• S Finelli

Explaining Life Through Analogies

Updated: May 23, 2018



My journey of writing and illustrating a series of inspirational books for young adults began when I was a public school teacher. I found myself using life analogies to explain some of the the more complex issues I knew my students were going through. One of the most prevalent were the emotional roller coasters I’d witness on a weekly basis. There were so many triggers. Acing a test in the morning brought on an ecstatic high while an disagreement with a friend at lunch would send emotions crashing.

I remember the day, filled with more drama than usual, when I sat my class down around the large poster easel in the front of the classroom. On it, I started to sketch the curves of a roller coaster. Explaining as I drew, I gave examples of some of the situations I knew many were going through. I did not judge. Instead, I validated their high and low emotions. When things were going well in their lives, they’d be at crest of the ride. When situations took a turn, they’d dip to the low points. Up and down I gave examples ~ life analogies ~ of their dramas. Then I stopped and turned to my class and asked. “What happens if you rode a roller coaster all day long and never got off?” Their response was immediate and echoed “You’d throw up”. “Exactly” I came back with. I then shared a better way ~ a better ‘ride’.

I flipped the pad of paper to a fresh page and drew a dot in the middle. “This is you” I began. I described what it is like to ride a sky dome ~ another life analogy. I drew a circle around the dot as representing the ride and explained that is also signified personal control of their emotions. I shared how within a skydome there is peace. It quietly moves up and down the shaft while the the amusement park carries on with its extreme noise and excessive movement. To illustrate this, I scribbled all around the center circle. I continued my life analogy by asking them to imagine how different their day-to-day life would be if they took control of their emotions and found that same kind of inner calm. No matter what might be happening in their life ~ good or bad, the highs and lows ~ they could always find peace within themselves. I knew that I hit a nerve by the quietness of the classroom. Most eyes were still fixed on the drawing as if contemplating, I shared that living this way is not always easy. In fact, it needs to be practiced just like many of their academic skills. I think they got it.

While the ‘talk’ ended in order to get to our afternoon special, I never forgot how tentatively my students had listened to the life analogies and how much I knew they needed that kind of practical advice. It was this that gave me the idea for my first book. Just as life analogies could be made with a roller coaster or a sky dome, I thought about what other lessons could be deemed from other rides or events. The ferris wheel has its highs and lows but with no end point other than stopping ~ much like addiction. Bumper cars signify competition ~ with each rider trying to out maneuver the rest. The arcade lures people in with temptation. Isn’t that peer pressure? The book on life’s analogies could have written itself. Hand drawings illustrated the rides while graphic design framed the lessons. It was a creative outlet with a purpose.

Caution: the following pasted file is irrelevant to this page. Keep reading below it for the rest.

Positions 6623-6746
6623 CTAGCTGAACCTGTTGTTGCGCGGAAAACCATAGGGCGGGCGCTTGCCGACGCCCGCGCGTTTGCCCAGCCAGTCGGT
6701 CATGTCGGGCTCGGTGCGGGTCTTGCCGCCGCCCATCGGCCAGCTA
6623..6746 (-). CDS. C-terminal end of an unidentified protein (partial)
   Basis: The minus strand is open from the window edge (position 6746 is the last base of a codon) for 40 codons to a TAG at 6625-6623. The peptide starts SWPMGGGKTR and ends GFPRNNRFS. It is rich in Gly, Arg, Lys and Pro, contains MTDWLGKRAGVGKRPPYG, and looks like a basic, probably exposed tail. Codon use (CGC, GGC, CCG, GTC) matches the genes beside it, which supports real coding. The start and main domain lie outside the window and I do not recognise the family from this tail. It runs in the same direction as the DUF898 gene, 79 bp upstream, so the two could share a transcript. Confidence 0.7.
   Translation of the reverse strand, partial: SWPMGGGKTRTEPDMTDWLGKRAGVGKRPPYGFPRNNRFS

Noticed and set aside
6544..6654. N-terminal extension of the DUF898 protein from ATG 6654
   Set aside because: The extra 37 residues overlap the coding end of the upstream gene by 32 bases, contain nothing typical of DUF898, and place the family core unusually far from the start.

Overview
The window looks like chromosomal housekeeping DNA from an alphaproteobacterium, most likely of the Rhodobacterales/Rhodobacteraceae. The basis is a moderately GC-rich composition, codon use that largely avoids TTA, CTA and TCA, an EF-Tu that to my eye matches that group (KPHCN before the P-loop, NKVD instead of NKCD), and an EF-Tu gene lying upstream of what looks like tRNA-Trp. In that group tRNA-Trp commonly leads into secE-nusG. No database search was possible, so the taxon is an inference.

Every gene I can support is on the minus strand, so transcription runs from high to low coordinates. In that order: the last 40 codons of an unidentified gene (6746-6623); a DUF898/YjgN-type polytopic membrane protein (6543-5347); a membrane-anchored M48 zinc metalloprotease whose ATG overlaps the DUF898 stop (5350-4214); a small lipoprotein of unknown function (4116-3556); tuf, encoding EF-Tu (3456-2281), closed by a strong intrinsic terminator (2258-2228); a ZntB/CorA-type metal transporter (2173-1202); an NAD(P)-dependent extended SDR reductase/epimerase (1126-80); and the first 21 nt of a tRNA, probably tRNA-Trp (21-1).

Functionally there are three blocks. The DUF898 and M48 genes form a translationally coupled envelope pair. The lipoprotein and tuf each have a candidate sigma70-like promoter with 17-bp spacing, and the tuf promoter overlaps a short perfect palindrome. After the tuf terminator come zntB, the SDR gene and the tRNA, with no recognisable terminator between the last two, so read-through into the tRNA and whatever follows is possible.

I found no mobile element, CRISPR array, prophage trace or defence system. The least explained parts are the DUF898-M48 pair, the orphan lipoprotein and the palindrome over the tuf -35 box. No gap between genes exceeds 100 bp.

The following year, Life’s Amusement Park was published. I was excited to share this book of life analogies with my students. What I hadn’t anticipated was the overwhelming reaction from parents. Shortly after the book was made available, my room mothers surprised me with a book signing party. They set up a lemonade stand, a popcorn machine and a decorative booth with books that they purchased,~ all to capture the theme. It was heartwarming to hear how much the book’s messages resonated with a variety of age groups, including adults. I could not have been more grateful.

My journey of writing and illustrating books on life’s analogies for young adults continues, and I am excited to be blogging about this adventure. It is my hope that through my experiences ~ and especially through my books ~ I can inspire you to look at your life a bit differently. Perhaps with mindfulness, insight, and greater meaning!